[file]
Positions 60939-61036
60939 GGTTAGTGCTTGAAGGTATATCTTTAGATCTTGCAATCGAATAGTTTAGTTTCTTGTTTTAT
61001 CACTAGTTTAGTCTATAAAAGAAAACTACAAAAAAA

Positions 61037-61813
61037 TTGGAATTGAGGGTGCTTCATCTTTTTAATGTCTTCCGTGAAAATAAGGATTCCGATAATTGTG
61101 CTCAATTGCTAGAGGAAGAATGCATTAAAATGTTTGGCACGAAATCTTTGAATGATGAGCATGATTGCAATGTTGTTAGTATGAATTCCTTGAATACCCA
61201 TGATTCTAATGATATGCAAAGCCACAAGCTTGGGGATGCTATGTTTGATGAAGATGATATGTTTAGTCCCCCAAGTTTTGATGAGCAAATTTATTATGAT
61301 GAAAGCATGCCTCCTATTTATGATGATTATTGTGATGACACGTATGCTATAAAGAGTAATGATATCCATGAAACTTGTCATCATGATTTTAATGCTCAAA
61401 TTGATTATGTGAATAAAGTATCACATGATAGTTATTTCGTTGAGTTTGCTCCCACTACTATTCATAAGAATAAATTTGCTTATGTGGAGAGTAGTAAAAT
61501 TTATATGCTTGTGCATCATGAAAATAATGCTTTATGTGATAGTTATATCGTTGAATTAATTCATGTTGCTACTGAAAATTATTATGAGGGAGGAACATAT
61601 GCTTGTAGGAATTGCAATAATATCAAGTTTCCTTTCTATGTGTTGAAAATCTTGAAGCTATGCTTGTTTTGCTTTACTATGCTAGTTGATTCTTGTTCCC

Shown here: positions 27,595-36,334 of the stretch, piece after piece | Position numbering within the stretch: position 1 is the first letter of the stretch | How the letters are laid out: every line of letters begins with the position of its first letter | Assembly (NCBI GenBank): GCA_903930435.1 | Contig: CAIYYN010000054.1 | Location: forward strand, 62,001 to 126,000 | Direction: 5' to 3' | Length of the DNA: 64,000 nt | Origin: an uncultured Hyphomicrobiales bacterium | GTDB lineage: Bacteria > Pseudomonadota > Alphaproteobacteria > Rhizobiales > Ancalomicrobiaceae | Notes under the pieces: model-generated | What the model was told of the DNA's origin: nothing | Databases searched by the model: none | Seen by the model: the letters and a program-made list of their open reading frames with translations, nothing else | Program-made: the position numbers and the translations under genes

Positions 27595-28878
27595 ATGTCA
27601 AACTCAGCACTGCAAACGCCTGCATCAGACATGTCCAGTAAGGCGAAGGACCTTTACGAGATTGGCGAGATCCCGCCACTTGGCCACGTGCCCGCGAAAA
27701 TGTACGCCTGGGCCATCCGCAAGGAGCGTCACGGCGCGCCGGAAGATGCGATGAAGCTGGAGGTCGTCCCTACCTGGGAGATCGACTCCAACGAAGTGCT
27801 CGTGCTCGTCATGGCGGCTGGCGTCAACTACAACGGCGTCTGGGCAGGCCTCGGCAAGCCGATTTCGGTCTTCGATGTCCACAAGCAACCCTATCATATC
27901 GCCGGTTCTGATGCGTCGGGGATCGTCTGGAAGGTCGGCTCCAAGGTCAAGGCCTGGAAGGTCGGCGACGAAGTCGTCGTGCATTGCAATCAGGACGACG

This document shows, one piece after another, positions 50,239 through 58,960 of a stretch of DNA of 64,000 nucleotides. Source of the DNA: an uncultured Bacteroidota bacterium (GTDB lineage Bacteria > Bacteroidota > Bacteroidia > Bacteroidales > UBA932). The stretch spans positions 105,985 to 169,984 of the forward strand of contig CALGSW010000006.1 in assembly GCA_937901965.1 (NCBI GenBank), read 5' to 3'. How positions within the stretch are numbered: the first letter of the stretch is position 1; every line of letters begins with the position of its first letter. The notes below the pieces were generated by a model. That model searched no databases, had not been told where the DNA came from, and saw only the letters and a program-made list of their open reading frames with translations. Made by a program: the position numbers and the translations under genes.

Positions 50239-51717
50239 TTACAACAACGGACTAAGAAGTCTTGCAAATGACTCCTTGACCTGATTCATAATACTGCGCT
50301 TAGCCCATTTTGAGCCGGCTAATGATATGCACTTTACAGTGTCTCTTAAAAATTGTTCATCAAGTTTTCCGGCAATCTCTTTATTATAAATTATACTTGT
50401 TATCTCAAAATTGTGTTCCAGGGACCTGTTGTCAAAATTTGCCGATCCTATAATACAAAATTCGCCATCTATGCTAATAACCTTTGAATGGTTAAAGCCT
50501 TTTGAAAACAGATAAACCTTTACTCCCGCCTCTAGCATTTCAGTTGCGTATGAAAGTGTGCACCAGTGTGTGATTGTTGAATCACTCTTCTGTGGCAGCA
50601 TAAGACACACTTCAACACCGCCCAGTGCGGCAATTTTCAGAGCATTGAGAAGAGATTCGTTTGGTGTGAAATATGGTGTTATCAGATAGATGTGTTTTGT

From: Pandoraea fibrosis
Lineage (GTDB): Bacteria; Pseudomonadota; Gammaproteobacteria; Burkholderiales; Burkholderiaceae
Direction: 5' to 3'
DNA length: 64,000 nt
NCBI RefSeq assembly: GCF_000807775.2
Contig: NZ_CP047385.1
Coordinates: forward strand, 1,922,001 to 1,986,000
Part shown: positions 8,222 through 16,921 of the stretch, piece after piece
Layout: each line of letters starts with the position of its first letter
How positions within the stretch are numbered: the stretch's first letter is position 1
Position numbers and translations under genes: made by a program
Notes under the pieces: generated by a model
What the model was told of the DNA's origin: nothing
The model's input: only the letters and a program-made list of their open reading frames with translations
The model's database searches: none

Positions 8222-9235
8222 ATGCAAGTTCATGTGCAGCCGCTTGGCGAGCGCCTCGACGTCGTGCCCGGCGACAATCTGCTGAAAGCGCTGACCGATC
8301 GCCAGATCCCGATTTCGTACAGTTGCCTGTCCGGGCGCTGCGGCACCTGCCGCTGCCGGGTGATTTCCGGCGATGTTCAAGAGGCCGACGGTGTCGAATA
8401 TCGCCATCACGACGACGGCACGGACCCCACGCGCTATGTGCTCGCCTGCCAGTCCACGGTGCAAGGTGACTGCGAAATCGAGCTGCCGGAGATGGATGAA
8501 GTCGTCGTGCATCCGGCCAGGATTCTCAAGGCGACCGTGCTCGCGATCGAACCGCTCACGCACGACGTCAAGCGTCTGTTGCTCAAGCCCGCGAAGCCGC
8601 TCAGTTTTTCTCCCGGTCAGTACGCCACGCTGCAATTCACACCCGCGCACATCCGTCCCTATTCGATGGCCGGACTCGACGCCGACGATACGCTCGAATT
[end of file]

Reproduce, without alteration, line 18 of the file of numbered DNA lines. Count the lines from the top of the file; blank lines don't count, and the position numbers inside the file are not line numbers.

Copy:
27901 GCCGGTTCTGATGCGTCGGGGATCGTCTGGAAGGTCGGCTCCAAGGTCAAGGCCTGGAAGGTCGGCGACGAAGTCGTCGTGCATTGCAATCAGGACGACG